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Archive for the ‘New York’ Category

All Hands on Deck for the SS United States

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All Hands on Deck for the SS United States

Written by georgejmyersjr

06/07/2013 at 11:32 pm

Tesla’s Tower, Wardenclyffe

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I was pleased to hear the Tesla workshop at Wardenclyffe, near the shut Shoreham, NY nuclear plant and Brookhaven National Laboratory has been saved for a science museum. Designed by his friend the famous architect Stanford White, perhaps its might be listed in a national register of historic places too, as many of Stanford White’s are. Years ago, the Suffolk County Archaeology Association considered it as a problem while I was there in grad school. An engineering student showed me the remains of Stanford White’s windmill, (125′ tall?) diagrammed in Scientific American as I recall, on his north shore estate near Stony Brook, NY where he also designed a small church in the “shingle style”. The windmill tower burned in the early 1960s a landmark for those on the waters of the Long Island Sound for many years. Maybe he helped therefore to design Tesla’s Tower. All that remains of the windmill are the cast in Baltimore iron stanchions once anchoring it to the ground, bulldozed over the “cliff”.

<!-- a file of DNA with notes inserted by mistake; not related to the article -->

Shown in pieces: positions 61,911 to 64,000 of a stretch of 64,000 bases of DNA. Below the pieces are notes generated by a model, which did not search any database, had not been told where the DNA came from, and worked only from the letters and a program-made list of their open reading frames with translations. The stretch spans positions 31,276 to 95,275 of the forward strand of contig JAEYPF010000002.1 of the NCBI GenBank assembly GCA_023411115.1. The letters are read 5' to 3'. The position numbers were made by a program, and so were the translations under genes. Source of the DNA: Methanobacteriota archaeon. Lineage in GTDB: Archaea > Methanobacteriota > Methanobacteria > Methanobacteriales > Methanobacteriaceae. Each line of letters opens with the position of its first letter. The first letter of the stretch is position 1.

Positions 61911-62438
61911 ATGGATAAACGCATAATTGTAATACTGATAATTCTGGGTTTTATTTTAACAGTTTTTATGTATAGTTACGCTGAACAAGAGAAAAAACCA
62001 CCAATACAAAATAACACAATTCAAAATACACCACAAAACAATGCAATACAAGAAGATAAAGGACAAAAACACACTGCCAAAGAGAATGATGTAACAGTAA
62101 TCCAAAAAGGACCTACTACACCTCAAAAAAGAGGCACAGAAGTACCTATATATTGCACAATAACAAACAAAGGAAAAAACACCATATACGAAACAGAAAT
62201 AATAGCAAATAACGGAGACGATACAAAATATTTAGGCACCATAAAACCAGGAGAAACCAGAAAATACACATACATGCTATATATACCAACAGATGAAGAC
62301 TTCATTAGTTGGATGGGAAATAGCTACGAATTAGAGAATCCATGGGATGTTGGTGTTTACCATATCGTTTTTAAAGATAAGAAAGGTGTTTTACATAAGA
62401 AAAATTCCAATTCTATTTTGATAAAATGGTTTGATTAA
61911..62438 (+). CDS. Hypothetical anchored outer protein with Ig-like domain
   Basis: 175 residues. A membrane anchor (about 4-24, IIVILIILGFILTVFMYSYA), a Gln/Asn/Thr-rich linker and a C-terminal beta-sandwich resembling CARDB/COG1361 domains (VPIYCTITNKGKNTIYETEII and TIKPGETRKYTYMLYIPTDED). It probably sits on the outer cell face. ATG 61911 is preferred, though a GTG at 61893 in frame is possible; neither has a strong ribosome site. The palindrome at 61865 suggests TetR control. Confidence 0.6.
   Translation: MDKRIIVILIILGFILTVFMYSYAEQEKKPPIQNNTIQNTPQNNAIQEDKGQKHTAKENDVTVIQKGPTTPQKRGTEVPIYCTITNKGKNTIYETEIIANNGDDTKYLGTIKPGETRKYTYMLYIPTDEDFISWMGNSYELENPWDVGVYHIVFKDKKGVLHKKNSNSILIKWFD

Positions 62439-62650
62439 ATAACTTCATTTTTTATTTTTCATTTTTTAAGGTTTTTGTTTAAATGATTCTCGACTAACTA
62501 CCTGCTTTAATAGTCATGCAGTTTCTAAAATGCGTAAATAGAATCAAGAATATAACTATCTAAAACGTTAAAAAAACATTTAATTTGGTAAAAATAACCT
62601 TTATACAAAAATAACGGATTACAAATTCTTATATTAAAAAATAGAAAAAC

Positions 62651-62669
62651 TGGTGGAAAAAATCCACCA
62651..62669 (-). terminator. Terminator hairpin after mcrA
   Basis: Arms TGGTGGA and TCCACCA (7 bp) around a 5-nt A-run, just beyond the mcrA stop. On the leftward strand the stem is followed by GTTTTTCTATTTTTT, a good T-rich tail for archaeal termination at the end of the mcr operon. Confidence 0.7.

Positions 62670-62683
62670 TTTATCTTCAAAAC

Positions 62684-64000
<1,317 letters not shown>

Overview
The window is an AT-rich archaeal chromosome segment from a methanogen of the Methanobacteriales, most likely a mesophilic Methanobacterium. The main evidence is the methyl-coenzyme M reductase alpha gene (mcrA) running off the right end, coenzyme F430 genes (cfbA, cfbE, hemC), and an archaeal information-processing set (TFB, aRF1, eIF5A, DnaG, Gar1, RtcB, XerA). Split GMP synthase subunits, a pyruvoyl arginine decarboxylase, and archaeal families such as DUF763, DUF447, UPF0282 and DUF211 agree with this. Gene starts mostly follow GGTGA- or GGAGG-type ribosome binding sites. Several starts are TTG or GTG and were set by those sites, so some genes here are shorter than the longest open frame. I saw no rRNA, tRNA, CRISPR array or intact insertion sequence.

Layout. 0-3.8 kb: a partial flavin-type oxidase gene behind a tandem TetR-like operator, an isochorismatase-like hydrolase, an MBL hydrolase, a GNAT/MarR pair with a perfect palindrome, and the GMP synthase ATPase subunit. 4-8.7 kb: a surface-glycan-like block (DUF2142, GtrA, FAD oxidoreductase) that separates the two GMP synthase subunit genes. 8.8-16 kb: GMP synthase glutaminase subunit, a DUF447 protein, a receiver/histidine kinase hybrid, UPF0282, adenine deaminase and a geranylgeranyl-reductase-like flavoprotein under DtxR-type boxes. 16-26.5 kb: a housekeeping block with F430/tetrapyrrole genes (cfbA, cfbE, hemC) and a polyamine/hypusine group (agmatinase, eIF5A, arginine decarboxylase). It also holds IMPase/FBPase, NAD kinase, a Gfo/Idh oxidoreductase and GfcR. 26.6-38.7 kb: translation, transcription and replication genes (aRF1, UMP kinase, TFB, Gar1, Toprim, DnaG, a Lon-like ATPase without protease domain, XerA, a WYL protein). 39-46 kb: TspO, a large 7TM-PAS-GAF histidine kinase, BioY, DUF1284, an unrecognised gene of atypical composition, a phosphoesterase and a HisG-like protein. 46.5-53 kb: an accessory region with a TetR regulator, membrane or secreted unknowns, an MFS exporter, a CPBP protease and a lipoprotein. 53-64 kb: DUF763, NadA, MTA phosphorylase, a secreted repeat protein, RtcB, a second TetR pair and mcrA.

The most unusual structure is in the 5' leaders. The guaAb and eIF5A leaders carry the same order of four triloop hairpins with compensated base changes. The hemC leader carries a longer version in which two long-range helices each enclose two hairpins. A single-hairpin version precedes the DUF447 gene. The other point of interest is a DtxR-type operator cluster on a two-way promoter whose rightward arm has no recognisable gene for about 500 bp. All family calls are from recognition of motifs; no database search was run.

Soapy Smith

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Histarch Subject: New Book by Cathy Spude